A plan was laid out as the Evolution crushed mankind, a plan that was right under Eden’s nose all along. And Eve is the key to everything. New Eden—mankind—they have a small chance at fixing their dismembered planet.
But it will be a reckless sprint against time and the coming Bane to retrieve the final piece to the plot. New Eden’s worst fears have become reality. The Bane are back in the city and they’re smarter and more aggressive than ever. They know where the humans are and they’re coming to finish what they’ve nearly completed.
Eve has been content with the family she’s found—Avian, West, Gabriel, Royce. But she’s about to discover she may have the one family Eve never thought she would: blood. With every odd stacked against her, all the lies and all the secrets of her origins will be exposed.
The past and the future are about to come full circle.
“Start checking vehicles,” I said, racing across the street to a parking lot. “Maybe we’ll find something with keys.”
“Eve,” West said as we started yanking car doors open. “You know if that kid was infected that it’s too late for Avian. He’ll get infected.”
I shook my head, my jaw set hard. “No,” I said as I checked another car. No keys. “There’s a chance the boy wasn’t infected. And if it just barely happened, he won’t be able to spread the infection for a few hours.”
But even as I made my argument, I knew it wasn’t true. Those bodies had been dead for days, maybe even over a week. If the kid was infected, TorBane would be fully saturated into his system.”
“Got it!” West shouted. He held up a pair of keys as a floor mat came tumbling out of the truck. “Get in!”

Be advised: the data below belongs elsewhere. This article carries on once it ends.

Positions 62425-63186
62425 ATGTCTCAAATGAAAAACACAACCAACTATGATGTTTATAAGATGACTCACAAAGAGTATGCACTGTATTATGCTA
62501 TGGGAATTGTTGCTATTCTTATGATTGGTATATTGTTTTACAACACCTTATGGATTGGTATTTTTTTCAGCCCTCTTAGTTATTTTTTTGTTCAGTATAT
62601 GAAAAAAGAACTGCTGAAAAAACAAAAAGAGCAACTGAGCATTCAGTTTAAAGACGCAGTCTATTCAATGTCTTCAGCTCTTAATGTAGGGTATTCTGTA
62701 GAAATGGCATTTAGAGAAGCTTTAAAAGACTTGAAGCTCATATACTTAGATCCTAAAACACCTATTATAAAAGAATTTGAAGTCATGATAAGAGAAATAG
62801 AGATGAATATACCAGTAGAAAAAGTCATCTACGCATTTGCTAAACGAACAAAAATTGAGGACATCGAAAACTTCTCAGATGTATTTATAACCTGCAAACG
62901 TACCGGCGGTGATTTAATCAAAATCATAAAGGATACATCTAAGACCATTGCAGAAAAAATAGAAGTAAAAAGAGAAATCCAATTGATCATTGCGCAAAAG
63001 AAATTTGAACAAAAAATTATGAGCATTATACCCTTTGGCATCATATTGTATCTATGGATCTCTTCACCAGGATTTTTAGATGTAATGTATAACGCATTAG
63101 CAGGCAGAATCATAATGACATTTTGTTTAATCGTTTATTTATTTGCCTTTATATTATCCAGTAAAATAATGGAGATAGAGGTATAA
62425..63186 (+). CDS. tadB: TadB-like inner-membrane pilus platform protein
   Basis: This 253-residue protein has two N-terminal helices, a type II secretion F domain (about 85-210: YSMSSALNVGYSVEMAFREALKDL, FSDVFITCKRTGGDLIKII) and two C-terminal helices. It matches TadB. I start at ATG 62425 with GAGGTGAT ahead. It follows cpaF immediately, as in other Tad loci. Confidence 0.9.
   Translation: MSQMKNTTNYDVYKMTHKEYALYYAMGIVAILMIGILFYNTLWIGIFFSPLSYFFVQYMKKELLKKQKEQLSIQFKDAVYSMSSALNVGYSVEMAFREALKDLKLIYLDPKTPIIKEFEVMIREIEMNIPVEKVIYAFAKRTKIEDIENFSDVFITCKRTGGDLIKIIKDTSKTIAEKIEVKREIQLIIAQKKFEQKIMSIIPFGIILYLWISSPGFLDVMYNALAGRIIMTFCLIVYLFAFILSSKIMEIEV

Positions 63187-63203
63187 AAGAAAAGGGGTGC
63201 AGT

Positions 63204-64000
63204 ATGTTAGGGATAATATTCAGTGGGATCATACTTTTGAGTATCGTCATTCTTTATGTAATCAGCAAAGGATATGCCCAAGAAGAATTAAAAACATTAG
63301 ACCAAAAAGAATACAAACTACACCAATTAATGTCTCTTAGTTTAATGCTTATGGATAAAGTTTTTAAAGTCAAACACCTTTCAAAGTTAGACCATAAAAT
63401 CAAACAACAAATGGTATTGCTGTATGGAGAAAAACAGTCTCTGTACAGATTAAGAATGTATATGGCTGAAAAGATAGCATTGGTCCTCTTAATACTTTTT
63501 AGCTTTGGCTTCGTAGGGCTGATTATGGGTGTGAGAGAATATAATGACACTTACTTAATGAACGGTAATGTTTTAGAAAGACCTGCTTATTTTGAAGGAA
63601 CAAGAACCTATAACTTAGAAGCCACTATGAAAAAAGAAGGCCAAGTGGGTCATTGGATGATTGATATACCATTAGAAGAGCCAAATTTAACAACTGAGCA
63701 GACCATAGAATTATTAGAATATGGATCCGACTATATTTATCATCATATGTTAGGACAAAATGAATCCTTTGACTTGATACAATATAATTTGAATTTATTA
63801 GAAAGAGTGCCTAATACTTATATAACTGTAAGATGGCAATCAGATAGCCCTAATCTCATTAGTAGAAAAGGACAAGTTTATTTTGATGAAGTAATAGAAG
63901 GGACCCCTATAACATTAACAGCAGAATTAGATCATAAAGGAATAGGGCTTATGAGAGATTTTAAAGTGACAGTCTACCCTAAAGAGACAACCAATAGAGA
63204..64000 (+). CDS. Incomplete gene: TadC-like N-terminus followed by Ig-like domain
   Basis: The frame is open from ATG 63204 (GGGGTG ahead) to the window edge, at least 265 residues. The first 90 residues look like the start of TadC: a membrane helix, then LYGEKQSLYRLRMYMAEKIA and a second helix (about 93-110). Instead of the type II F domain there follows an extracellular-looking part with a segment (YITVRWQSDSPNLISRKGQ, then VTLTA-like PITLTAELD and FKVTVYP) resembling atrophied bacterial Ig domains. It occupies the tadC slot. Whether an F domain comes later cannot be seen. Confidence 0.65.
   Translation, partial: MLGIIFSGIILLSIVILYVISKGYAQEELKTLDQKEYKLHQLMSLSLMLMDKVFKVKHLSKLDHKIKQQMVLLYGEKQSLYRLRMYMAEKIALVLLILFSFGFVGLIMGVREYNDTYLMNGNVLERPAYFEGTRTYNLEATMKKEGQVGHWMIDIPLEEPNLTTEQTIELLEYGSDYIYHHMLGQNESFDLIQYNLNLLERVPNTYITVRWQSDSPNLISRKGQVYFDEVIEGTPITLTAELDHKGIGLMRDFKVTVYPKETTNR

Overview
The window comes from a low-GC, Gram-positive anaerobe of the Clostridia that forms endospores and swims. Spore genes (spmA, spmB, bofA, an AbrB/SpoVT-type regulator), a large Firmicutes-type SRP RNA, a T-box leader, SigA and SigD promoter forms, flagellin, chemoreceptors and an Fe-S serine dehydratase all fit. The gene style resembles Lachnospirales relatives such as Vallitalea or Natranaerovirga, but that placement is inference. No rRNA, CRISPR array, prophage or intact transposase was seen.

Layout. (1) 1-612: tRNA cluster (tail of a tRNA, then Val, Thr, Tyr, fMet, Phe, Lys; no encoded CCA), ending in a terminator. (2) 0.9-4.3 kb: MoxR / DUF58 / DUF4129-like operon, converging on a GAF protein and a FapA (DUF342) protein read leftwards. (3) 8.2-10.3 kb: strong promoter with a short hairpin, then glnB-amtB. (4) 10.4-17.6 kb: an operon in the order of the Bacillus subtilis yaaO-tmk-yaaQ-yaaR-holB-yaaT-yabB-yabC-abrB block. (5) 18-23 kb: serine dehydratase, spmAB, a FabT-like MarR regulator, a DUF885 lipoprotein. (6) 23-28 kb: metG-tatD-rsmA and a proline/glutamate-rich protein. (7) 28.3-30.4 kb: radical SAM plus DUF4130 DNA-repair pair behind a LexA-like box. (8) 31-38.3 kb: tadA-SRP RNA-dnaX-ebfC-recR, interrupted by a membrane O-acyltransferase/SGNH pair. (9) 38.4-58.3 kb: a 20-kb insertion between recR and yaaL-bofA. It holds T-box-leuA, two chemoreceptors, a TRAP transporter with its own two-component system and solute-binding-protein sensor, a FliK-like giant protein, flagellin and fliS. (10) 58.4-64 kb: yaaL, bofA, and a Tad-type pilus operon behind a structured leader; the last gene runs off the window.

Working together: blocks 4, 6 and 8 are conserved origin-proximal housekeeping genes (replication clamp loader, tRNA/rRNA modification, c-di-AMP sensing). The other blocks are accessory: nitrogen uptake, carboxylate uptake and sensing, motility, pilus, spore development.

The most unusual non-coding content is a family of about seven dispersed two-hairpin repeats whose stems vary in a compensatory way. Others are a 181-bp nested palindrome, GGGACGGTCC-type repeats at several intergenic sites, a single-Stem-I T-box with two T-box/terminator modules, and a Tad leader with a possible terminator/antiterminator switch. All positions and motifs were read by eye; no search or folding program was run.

I hopped into the passenger seat and slammed the door shut. I tossed our supplies in the back seat. “You don’t know how to drive,” I said, my voice breathy.
“Today seems like a good day to learn,” West said, shoving the key in the ignition.
The truck clicked and sputtered. It had been a sitting, rusting dinosaur for six years. We’d been stupid to think any of these vehicles might start.
“Come on!” West shouted, pounding the steering wheel. He slammed one of the pedals with his foot and suddenly it roared to life. “Yes!”
“That there puts it into drive, I think,” I said, pointing to the stick on the side of the driving column.
West yanked on it and the truck jerked backwards and slammed into the vehicle behind us.
“Okay,” West said, shifting the stick again. “R stands for reverse. So D for drive?”
“Let’s assume,” I said, my blood racing and pounding in my ears. “Let’s go!”
D was indeed for drive and we rocketed forward, clipping another vehicle as we swung wildly out of the parking lot and onto the street.
“That woman was touched,” I said, bracing myself as we swerved madly. “She had probably gone out to look for food or something when a Hunter must have found her. West, this means they’re starting to come back into the city.”
The speedometer crept up to eighty miles an hour as we peeled back onto the onramp. Just as we pulled onto the freeway, there was a figure ahead of us. There was no time to stop and the truck plowed right into it.